Before Russia seized the area in March last year, there were seven to eight electricity inputs to the plant. Now only one cable is fully operational and one reserve cable is partially working. In the event of a power cut, there is a race against time to stabilise the reactors. Five reactors are being kept “cold” and one is in a “hot” standby mode. Without power, the hot reactor could fail in six to seven hours, while cold reactors would take one to two days.

The 20 backup diesel generators have not been maintained since the start of the invasion, and with each blackout the equipment is further damaged.

Observers from the International Atomic Energy Agency (IAEA) arrived in August last year to monitor the plant, but Ivan says their work has been ineffective.

“The IAEA observers work like extras in a movie. They just walk up to the reactor control panel and they know that there should be five people sitting there.

“We [engineers] have quite a specific uniform, it’s a different colour. So they just arrive and count that there are five people and that’s that. Then later it turns out that of those five, three are clowns, and two are from the actual shift. These clowns just sit there for 20 minutes, the IAEA leave, and they’re off.

“People who spent all their life as janitors, there are cases that I have heard of, that they became heads of department, because all the decent people have left.”

The observers are also under the constant escort of the Russian secret police, the FSB: “They go everywhere escorted by the FSB. What the FSB don’t want them to see or hear, they don’t see or hear.”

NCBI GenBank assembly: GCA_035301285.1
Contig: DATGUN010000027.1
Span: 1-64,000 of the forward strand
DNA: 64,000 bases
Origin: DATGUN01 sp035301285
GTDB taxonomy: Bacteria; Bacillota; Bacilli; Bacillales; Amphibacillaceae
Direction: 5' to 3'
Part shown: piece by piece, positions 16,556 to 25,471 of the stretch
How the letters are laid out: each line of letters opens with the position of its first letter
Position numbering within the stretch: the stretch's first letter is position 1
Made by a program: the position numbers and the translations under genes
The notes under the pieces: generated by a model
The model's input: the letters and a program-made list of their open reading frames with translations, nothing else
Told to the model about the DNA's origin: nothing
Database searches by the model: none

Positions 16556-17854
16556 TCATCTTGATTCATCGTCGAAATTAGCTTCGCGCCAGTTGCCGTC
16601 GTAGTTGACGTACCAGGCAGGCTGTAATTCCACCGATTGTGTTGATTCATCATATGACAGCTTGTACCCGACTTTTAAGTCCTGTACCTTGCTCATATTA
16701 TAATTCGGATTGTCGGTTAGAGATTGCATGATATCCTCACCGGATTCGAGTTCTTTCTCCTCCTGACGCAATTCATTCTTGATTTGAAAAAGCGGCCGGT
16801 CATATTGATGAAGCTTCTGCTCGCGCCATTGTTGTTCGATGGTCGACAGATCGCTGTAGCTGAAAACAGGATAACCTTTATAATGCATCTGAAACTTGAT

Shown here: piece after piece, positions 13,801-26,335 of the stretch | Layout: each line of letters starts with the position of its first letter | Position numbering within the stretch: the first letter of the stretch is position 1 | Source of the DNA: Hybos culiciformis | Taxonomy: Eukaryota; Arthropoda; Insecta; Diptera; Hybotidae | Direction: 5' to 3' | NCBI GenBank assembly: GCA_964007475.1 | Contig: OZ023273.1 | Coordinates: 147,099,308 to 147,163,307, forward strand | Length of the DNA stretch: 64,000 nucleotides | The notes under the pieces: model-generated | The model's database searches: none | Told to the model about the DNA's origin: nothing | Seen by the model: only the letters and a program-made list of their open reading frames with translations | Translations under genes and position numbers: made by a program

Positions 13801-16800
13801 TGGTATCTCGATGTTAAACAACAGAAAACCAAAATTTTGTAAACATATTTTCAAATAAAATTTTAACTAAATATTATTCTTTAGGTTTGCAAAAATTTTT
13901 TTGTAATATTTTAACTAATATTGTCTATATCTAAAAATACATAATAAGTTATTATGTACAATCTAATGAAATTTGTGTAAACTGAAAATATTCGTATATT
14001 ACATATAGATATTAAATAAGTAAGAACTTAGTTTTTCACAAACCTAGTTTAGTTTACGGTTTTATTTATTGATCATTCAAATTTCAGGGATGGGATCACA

In early July, after Ukrainian reports that Russian troops had planted explosives on reactor roofs, the IAEA inspected the site and claimed they were unable to find evidence of this. But as of September 8 they had not been granted access to four of the six reactor roofs.

The IAEA stressed the importance of its presence, without addressing concerns about access and staffing. It said: “Without the presence of the IAEA, the world would have no independent source of information about Europe’s largest nuclear power plant, which is on the front line of the war in Ukraine.”

Ukrainian Minister of Energy German Galushchenko.

German Galushchenko, Ukraine’s minister of energy, said: “The issue of the IAEA is still active. Unfortunately, they don’t have the freedom to move around the plant that would be key for any kind of inspection.”

He echoed Ivan’s warning of a power cut leading to nuclear disaster, especially as Russia is expected to renew its assault on Ukraine’s energy infrastructure as autumn progresses.

“Seven times, all power lines that guarantee the safety system at the station have been cut off due to [missile] strikes. It’s a great risk. A station that is already backing up its electricity with diesel generators is already a risk — it’s one step before a Fukushima scenario.

“Any rocket or drone even accidentally falling on a working diesel generator and we have a nuclear emergency. The process will start and no one can stop it. No one.”